ra'ah
{raw-aw'}
A primitive root; to see, literally or figuratively (in numerous applications, direct and implied, transitively, intransitively and causatively).
z8735
<8735> Grammar
Stem - Niphal (See H8833)
Mood - Imperfect (See H8811)
Count - 1602
unto x413
(0413) Complement
אֵל
'el
{ale}
(Used only in the shortened constructive form (the second form)); a primitive particle, properly denoting motion towards, but occasionally used of a quiescent position, that is, near, with or among; often in general, to.
him in the plains 436
{0436} Prime
אֵלוֹן
'elown
{ay-lone'}
Prolonged from H0352; an oak or other strong tree.
of Mamr מַמרֵא: 4471
{4471} Prime
מַמְרֵא
Mamre'
{mam-ray'}
From H4754 (in the sense of vigor); lusty; Mamre, an Amorite.
and he x1931
(1931) Complement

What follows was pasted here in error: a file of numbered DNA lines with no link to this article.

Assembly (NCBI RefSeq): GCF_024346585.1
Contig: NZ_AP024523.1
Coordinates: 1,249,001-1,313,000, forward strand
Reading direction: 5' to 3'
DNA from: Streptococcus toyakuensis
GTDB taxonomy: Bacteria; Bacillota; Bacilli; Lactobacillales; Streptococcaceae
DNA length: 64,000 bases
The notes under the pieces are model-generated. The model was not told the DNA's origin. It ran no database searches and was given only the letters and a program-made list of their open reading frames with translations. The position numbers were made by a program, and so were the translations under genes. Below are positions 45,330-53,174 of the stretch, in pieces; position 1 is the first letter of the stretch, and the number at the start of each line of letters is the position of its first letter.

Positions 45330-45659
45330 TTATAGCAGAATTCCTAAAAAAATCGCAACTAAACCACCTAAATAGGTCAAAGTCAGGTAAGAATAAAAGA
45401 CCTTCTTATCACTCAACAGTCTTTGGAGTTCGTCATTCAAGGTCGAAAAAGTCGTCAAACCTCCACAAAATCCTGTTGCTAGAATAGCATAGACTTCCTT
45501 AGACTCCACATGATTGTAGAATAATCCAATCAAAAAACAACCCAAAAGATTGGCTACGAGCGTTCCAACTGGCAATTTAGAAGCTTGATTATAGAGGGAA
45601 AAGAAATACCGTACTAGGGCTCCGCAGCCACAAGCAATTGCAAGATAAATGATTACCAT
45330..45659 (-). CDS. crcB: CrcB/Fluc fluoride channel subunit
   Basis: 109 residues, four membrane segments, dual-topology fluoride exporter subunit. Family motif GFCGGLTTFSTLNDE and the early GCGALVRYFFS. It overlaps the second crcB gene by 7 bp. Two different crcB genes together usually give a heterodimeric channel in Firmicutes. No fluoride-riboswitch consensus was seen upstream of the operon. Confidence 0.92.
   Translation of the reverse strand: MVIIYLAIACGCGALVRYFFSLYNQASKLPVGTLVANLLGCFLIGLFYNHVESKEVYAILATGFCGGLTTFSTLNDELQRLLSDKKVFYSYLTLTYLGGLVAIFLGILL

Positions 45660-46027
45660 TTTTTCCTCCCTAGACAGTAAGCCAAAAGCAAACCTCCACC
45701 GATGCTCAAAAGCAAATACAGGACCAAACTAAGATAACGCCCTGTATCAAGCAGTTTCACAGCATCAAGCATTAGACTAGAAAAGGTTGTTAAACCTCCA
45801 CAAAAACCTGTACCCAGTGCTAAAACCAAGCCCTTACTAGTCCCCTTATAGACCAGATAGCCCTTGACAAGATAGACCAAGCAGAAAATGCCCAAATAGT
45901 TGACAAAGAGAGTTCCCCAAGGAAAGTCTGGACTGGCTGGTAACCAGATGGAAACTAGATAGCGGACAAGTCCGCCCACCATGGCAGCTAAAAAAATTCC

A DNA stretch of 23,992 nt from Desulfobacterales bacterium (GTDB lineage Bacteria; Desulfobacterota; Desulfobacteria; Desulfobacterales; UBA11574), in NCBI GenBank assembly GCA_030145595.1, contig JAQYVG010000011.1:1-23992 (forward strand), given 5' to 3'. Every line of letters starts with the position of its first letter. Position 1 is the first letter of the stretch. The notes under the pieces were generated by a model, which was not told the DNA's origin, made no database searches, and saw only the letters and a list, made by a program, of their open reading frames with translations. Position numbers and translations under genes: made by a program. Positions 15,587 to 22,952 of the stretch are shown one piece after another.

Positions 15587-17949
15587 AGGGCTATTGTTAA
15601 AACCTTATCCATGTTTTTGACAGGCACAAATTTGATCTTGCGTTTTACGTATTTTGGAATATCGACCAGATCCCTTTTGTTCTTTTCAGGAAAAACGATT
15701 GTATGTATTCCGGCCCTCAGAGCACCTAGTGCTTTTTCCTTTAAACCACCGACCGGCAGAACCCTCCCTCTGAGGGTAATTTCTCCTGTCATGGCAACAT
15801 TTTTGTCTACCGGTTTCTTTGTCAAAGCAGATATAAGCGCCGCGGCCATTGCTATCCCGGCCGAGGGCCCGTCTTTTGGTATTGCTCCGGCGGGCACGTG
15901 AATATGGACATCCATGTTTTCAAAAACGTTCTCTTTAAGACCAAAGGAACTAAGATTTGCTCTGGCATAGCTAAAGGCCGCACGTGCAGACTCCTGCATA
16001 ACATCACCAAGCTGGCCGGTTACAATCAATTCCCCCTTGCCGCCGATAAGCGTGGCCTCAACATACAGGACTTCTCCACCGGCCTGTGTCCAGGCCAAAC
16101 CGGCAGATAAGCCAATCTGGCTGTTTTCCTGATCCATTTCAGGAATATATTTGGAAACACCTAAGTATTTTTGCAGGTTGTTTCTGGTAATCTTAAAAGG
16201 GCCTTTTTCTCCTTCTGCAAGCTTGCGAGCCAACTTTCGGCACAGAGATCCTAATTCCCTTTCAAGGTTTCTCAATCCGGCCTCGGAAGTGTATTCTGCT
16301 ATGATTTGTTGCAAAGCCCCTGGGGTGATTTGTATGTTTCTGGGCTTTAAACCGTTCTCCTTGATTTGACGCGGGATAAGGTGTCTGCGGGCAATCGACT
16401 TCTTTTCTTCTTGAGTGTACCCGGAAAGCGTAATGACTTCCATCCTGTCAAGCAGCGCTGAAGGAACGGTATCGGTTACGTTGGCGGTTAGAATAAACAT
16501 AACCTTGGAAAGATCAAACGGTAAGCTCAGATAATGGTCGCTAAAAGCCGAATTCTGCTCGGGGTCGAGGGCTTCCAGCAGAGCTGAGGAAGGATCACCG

הוּא
huw'
{hoo}
The second form is the feminine beyond the Pentateuch; a primitive word, the third person pronoun singular, he (she or it); only expressed when emphatic or without a verb; also (intensively) self, or (especially with the article) the same; sometimes (as demonstrative) this or that; occasionally (instead of copula) as or are.
sat 3427
{3427} Prime
יָשַׁב
yashab
{yaw-shab'}
A primitive root; properly to sit down (specifically as judge, in ambush, in quiet); by implication to dwell, to remain; causatively to settle, to marry.
z8802
<8802> Grammar
Stem - Qal (See H8851)
Mood - Participle Active (See H8814)
Count - 5386
in the tent 168
{0168} Prime
אֹהֶל
'ohel
{o'-hel}
From H0166; a tent (as clearly conspicuous from a distance).
door 6607
{6607} Prime
פֶּתַח
pethach
{peh'-thakh}
From H6605; an opening (literally), that is, door (gate) or entrance way.
in the heat 2527
{2527} Prime
חֹם
chom
{khome}
From H2552; heat.
of the day; 3117
{3117} Prime
יוֹם
yowm
{yome}
From an unused root meaning to be hot; a day (as the warm hours), whether literally (from sunrise to sunset, or from one sunset to the next), or figuratively (a space of time defined by an associated term), (often used adverbially).
Jamieson-Fausset-Brown Commentary